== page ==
Aaron Berscheid - District Wildlife Manager - CPW
Wildlife Matters by Aaron Bercheid


Aaron Berscheid - District Wildlife Manager - CPW

Aaron Berscheid is a district wildlife officer for Colorado Parks and Wildlife. Aaron covers the “wild” side of Northeast El Paso County, including Black Forest, Falcon, Peyton and Calhan. He also covers some of Elbert County, north of U.S. Highway 24 and south of State Highway 86, including the towns of Elbert, Kiowa, Ramah, Simla, Matheson and a small portion of the Limon area. 

Baby animals are on the way

By Aaron Berscheid

District Wildlife Manager, CPW

With the weather warming up, new life is rushing into the wildlife world. The call I get most this time of year? “This baby animal needs your help!”

In the coming weeks and months, many animals will be giving birth to and raising their young ones. Most often, this goes smoothly and you won’t even notice it happening. However, every once in a while you might notice something that seems odd to us humans, even if it is not. So when should you leave an animal alone, and when should you jump in to call for help?

Let’s talk about the vast majority of encounters with wildlife. Every time you encounter a wild animal, no matter the size, your first instinct should be to leave it where it is and not approach it. There are countless normal and legitimate reasons why baby animals are on their own or adult animals seem injured. Some will even pretend to be injured to draw attention away from their babies.

A common call that CPW receives this time of year concern fledgling birds. Just like young humans struggle to take their first steps, birds take a bit of time and practice to learn to fly. Often, you will find birds on the ground that look “fluffy” and may be bouncing around on the ground, fluttering their wings but unable to get up in the air. If you look around, you will probably see adult birds of the same species keeping an eye on the fluffy ones from nearby. Mom or dad will often continue to feed them while they are on the ground

Most of the time, it will only be a matter of hours or days before they are flying on their own. The best thing you can do is leave them be and keep your pets away from them during this time. Enjoy the sight while you can because they will be off and flying before you know it. This same tip applies to owls and hawks, as well as common songbirds.

I often receive calls about baby squirrels, raccoons and bunnies that are alone. The same advice applies: Leave them be. Squirrels and raccoons will sometimes move their babies from one location to another and one can get lost along the way. Most of the time, the mothers will come back and get them once there are no humans around and they think it is safe. Touching or moving them reduces the chance the mothers will retrieve them. Baby bunnies mature very quickly and are generally on their own once they are sitting upright with their ears up, even when they can still fit in the palm of your hand.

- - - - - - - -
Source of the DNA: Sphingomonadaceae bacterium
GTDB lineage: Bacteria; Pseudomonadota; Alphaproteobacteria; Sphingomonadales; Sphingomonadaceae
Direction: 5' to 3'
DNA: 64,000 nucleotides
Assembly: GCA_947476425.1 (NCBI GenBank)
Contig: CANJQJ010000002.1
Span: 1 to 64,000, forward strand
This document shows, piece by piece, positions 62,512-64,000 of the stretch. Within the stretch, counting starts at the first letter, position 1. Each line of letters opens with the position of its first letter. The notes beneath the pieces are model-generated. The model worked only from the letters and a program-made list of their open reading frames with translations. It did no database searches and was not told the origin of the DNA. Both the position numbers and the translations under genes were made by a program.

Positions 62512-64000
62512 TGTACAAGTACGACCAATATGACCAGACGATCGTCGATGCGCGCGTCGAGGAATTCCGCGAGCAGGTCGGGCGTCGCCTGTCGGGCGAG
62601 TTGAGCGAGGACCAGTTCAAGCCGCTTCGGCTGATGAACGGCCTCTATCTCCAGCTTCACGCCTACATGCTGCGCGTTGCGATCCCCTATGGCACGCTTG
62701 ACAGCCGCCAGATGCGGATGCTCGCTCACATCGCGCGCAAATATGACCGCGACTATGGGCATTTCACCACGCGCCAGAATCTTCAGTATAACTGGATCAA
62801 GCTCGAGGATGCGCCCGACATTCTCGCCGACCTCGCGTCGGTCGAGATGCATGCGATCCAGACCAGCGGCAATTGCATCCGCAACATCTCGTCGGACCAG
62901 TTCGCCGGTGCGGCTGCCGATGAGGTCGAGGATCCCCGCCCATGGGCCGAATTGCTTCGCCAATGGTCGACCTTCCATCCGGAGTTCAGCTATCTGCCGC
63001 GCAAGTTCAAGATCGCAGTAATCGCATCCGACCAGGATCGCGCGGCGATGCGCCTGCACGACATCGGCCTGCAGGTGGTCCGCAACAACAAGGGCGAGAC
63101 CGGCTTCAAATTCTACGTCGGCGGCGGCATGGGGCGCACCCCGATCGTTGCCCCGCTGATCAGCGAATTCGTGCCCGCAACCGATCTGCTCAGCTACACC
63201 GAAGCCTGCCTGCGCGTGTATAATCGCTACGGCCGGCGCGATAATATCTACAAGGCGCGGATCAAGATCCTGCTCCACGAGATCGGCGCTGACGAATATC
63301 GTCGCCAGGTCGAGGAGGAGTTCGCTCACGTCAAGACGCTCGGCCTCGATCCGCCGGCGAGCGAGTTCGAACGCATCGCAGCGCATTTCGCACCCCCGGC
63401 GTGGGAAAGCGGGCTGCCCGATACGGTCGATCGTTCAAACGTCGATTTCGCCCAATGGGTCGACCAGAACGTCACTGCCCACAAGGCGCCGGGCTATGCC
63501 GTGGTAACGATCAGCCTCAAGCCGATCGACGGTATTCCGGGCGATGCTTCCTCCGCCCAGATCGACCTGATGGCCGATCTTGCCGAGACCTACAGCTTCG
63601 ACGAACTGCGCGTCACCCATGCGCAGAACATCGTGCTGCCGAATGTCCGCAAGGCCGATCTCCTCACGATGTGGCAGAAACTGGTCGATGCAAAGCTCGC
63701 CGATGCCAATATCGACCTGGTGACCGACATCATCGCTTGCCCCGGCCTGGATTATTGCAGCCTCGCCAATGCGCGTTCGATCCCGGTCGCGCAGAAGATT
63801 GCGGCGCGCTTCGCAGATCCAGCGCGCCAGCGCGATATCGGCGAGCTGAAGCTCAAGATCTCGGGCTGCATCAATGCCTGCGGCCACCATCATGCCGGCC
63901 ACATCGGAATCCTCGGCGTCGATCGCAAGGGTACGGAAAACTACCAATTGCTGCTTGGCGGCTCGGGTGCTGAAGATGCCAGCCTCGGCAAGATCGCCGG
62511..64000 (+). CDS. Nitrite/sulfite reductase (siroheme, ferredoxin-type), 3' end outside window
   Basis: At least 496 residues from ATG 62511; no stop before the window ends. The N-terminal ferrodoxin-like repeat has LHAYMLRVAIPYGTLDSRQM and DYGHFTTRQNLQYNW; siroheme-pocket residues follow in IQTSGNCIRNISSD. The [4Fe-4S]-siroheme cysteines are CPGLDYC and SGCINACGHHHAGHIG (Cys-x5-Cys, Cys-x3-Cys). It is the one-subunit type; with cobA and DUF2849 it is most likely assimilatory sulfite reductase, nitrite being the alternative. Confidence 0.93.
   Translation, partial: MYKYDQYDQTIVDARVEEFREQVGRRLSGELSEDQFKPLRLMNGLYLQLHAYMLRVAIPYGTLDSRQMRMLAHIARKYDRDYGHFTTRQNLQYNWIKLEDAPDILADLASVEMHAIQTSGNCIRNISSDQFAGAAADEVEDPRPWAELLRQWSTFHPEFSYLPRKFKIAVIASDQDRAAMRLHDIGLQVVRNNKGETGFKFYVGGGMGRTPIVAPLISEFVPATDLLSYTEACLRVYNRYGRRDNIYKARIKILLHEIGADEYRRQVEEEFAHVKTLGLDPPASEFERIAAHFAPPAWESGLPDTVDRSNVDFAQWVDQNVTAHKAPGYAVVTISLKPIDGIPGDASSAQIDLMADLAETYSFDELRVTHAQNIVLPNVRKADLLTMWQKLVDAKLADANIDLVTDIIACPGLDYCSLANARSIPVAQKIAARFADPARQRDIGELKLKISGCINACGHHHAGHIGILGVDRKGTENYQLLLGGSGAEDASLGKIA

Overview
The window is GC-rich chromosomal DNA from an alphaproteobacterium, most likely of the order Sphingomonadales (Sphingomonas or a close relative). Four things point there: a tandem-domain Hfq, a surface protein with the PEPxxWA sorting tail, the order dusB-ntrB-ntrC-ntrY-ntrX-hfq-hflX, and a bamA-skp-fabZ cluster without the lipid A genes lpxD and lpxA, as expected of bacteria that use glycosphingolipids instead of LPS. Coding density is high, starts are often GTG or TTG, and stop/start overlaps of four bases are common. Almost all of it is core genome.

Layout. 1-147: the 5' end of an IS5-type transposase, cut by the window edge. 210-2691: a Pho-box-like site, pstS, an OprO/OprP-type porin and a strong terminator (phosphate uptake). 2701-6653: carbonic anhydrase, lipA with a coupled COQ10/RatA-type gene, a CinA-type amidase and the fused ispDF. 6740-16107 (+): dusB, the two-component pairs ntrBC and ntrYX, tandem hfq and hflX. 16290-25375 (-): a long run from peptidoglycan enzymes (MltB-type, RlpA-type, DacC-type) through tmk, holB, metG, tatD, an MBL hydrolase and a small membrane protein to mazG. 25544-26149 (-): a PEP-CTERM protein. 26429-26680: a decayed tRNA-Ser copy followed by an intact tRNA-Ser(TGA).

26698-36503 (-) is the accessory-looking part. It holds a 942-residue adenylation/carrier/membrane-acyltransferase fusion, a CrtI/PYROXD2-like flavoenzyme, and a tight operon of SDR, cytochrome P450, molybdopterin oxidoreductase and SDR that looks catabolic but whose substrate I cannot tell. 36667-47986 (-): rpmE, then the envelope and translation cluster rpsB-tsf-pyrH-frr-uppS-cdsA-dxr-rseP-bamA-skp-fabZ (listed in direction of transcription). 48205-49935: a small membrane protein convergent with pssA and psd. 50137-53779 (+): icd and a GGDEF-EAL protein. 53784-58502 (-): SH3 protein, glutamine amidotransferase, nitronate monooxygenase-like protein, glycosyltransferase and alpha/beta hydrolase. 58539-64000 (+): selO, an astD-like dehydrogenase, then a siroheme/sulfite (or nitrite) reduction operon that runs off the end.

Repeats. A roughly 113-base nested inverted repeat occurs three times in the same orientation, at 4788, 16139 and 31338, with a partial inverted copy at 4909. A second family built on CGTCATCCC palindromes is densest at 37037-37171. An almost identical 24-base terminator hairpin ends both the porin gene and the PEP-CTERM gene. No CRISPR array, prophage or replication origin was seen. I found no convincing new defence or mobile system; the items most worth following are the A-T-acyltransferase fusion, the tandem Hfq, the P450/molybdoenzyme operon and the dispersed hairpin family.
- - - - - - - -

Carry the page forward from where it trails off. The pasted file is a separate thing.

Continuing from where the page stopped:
If you see a deer fawn alone, it is very important that you do not intervene! Mothers will leave their fawns for long periods of time while they search for food so they can eat and be able to produce the milk they need to feed their young. Because the babies do not have a smell, moms do not hang around their fawns for too long so they don’t draw the attention of predators. Mother deer have been known to leave their fawns up to three days at a time!

The worst option for the fawn is a human who moves it from the location where the mom left it. The fawn can only thrive in the care of its mother, and human rehabilitation has very little long-term success. If you think a fawn has not been attended to in more than two days, please contact CPW and we will use our training to determine if the fawn is truly abandoned.

Another reason to keep your distance is that a mother deer will aggressively protect their fawns. This usually means they will attack your dogs, who they see as similar to coyotes, a natural predator that deer deal with in the wild. It is important to keep your dogs on a leash and under your physical control this time of year so your dogs do not get into an encounter with a momma deer or any other wildlife.

These are only a few of the encounters you may have this time of year, but there are a myriad of other wild things you might come across. If you do come across a wild animal that you believe needs help, our best advice is to not approach it, take a video from a distance and call your local CPW office at 719-227-5200. After hours or on the weekends you can call the Colorado State Patrol non-emergency line at 719-544-2424. CPW keeps wildlife officers on-call at all times to handle wildlife related emergencies…

In the coming months, I’ll share more stories as I write about wildlife issues in our community. Got a question, problem or column idea? Please email me at aaron.berscheid@state.co.us or call me at 719-227-5231.

I might even answer your question in a future installment of “Wildlife Matters.”

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